Abstract: This paper studies a general equilibrium model with two groups of agents, investors (shareholders) and managers of firms, in which managerial effort is not observable and influences the probabilities of firms’ outcomes. Shareholders of each firm offer the manager an incentive contract which maximizes the firm’s market value, under the assumption that the financial markets are complete relative to the possible outcomes of the firms. The paper studies two sources of inefficiency of equilibrium. First, when investors are risk averse and effort influences probability, market-value maximization differs from maximization of expected utility. Second, because the optimal contract exploits all sources of information for inferring managerial effort, when firms’ outputs are correlated the contract of a manager depends on the outcomes of other firms. This leads to an external effect of the effort of one manager on the compensation of other managers, which market-value maximization ignores. We show that under typical conditions these two effects lead to an under-provision of effort in equilibrium. These inefficiencies disappear however if each firm is replicated, and in the limit there is a continuum of firms of each type.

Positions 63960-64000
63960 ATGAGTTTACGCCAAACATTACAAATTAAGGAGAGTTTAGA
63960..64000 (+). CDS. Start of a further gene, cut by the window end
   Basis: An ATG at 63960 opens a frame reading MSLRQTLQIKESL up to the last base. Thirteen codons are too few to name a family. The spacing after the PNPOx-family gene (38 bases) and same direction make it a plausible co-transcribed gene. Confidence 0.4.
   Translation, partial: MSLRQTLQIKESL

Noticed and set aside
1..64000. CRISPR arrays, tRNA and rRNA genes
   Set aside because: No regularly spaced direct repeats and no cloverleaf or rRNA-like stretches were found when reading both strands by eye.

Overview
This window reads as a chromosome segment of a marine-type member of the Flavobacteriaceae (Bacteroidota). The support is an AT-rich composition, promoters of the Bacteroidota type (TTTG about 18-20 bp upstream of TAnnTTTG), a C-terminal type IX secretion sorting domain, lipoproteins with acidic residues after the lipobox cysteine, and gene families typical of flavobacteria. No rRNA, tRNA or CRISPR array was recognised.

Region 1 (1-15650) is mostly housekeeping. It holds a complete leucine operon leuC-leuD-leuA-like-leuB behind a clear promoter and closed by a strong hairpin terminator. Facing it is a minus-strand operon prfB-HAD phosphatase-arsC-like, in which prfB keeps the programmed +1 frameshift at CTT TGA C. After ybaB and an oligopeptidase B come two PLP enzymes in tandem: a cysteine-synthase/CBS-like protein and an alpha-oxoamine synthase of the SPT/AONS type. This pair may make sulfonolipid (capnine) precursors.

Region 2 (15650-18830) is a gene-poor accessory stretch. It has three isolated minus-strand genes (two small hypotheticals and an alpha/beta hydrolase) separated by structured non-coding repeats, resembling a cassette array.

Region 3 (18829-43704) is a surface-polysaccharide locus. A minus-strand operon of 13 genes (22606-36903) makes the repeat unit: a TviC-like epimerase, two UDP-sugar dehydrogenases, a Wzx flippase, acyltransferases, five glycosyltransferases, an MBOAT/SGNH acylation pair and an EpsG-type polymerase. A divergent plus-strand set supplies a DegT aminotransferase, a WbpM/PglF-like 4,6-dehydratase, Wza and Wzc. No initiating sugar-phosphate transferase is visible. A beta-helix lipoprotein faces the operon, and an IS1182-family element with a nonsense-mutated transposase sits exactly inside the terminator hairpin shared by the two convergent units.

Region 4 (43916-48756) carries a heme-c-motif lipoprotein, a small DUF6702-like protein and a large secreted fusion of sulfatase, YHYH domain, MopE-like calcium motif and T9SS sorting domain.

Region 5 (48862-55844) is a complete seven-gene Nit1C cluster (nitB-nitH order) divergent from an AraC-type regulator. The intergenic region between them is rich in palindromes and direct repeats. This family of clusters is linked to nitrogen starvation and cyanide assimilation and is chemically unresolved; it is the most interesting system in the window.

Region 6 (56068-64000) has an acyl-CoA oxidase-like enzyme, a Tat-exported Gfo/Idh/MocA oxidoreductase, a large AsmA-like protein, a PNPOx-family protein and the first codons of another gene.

JEL: D23 D51 D62 D82
    Date: 2005–03